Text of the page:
The terraform report obtains a Terraform tfplan.json file. JQ processing required to remove credentials. The collected Terraform plan report uploads to GitLab as an artifact and displays in merge requests. For more information, see Output terraform plan information into a merge request.

artifacts:reports:codequality

Version history

The codequality report collects CodeQuality issues as artifacts.

The collected Code Quality report uploads to GitLab as an artifact and is summarized in merge requests.

artifacts:reports:sast

Version history
  • Introduced in GitLab 11.5.
  • Requires GitLab Runner 11.5 and above.

The sast report collects SAST vulnerabilities as artifacts.

The collected SAST report uploads to GitLab as an artifact and is summarized in merge requests and the pipeline view. It’s also used to provide data for security dashboards.

artifacts:reports:secret_detection

Version history
  • Introduced in GitLab 13.1.
  • Requires GitLab Runner 11.5 and above.

The secret-detection report collects detected secrets as artifacts.

The collected Secret Detection report is uploaded to GitLab as an artifact and summarized in the merge requests and pipeline view. It’s also used to provide data for security dashboards.

artifacts:reports:dependency_scanning

Version history
  • Introduced in GitLab 11.5.
  • Requires GitLab Runner 11.5 and above.

The dependency_scanning report collects Dependency Scanning vulnerabilities as artifacts.

The collected Dependency Scanning report uploads to GitLab as an artifact and is summarized in merge requests and the pipeline view. It’s also used to provide data for security dashboards.

artifacts:reports:container_scanning

Version history
  • Introduced in GitLab 11.5.
  • Requires GitLab Runner 11.5 and above.

The container_scanning report collects Container Scanning vulnerabilities as artifacts.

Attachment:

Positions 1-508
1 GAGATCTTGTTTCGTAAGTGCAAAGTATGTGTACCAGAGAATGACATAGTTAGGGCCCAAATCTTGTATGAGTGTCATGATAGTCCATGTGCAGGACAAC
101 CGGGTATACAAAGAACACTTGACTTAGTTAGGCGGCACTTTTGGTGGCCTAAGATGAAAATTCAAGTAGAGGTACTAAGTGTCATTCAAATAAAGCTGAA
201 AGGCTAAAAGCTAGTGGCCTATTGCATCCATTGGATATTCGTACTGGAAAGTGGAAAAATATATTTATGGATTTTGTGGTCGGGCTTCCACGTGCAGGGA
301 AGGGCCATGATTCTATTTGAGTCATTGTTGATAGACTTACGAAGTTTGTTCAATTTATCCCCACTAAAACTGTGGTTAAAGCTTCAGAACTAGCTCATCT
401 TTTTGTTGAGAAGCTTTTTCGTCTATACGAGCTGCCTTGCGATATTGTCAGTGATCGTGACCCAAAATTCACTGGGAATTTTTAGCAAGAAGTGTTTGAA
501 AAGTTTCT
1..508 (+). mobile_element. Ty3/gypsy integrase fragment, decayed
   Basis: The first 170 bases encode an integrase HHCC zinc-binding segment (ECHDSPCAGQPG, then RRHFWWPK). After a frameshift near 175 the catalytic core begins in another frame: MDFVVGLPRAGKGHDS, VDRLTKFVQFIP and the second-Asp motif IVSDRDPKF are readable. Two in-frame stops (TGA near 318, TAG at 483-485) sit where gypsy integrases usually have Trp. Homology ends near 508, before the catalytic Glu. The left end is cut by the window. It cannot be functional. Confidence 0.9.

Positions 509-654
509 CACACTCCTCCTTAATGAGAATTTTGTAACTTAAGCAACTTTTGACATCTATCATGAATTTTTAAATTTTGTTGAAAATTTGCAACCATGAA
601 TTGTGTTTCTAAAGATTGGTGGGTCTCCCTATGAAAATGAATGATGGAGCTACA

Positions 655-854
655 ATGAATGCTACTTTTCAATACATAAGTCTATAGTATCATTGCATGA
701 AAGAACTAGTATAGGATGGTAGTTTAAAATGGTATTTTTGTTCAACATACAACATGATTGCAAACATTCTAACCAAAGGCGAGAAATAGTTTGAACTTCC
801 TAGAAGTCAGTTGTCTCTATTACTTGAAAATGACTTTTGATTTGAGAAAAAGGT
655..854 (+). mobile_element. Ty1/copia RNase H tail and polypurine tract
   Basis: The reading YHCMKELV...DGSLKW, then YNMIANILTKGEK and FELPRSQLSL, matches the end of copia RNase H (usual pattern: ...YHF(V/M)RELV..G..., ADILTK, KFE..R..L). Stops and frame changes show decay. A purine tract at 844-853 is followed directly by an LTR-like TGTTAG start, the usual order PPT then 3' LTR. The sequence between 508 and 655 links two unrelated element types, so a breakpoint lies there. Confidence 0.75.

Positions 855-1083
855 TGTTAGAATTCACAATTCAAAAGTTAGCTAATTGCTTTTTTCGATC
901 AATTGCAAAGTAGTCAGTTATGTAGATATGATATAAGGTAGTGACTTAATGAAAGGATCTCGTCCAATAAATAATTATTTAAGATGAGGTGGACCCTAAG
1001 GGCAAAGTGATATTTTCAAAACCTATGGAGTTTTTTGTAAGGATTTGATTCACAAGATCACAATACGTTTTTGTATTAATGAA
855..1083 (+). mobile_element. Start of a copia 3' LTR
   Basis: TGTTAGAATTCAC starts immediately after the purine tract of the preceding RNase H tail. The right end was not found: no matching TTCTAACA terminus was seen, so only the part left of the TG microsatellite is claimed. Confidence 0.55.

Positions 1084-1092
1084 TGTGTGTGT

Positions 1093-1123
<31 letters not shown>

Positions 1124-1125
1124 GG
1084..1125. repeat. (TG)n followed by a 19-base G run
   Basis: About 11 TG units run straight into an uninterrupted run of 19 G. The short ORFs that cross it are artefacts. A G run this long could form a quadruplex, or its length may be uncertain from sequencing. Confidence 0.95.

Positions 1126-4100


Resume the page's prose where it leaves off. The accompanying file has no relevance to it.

The collected Container Scanning report uploads to GitLab as an artifact and is summarized in merge requests and the pipeline view. It’s also used to provide data for security dashboards.

artifacts:reports:dast

Version history
  • Introduced in GitLab 11.5.
  • Requires GitLab Runner 11.5 and above.

The dast report collects DAST vulnerabilities as artifacts.

The collected DAST report uploads to GitLab as an artifact and is summarized in merge requests and the pipeline view. It’s also used to provide data for security dashboards.

artifacts:reports:license_management

Version history
  • Introduced in GitLab 11.5.
  • Requires GitLab Runner 11.5 and above.
Warning: This artifact is still valid but is deprecated in favor of the artifacts:reports:license_scanning introduced in GitLab 12.8.

The license_management report collects Licenses as artifacts.

The collected License Compliance report uploads to GitLab as an artifact and is summarized in merge requests and the pipeline view. It’s also used to provide data for security dashboards.

artifacts:reports:license_scanning

Version history
  • Introduced in GitLab 12.8.
  • Requires GitLab Runner 11.5 and above.

The license_scanning report collects Licenses as artifacts.

The License Compliance report uploads to GitLab as an artifact and displays automatically in merge requests and the pipeline view, and provide data for security dashboards.

artifacts:reports:performance

Version history
  • Introduced in GitLab 11.5.
  • Requires GitLab Runner 11.5 and above.

The performance report collects Browser Performance Testing metrics as artifacts.

The collected Browser Performance report uploads to GitLab as an artifact and displays in merge requests.

artifacts:reports:load_performance

Version history

The load_performance report collects Load Performance Testing metrics as artifacts.

The report is uploaded to GitLab as an artifact and is shown in merge requests automatically.

artifacts:reports:metrics

Introduced in GitLab 11.10.

The metrics report collects Metrics as artifacts.

The collected Metrics report uploads to GitLab as an artifact and displays in merge requests.

artifacts:reports:requirements

Version history
  • Introduced in GitLab 13.1.
  • Requires GitLab Runner 11.5 and above.

The requirements report collects requirements.json files as artifacts.

The collected Requirements report uploads to GitLab as an artifact and existing requirements are marked as Satisfied.

Browsing artifacts

Version history
  • From GitLab 9.2, PDFs, images, videos, and other formats can be previewed directly in the job artifacts browser without the need to download them.
  • Introduced in GitLab 10.1, HTML files in a public project can be previewed directly in a new tab without the need to download them when GitLab Pages is enabled. The same applies for textual formats (currently supported extensions: .txt, .json, and .log).
  • Introduced in GitLab 12.4, artifacts in internal and private projects can be previewed when GitLab Pages access control is enabled.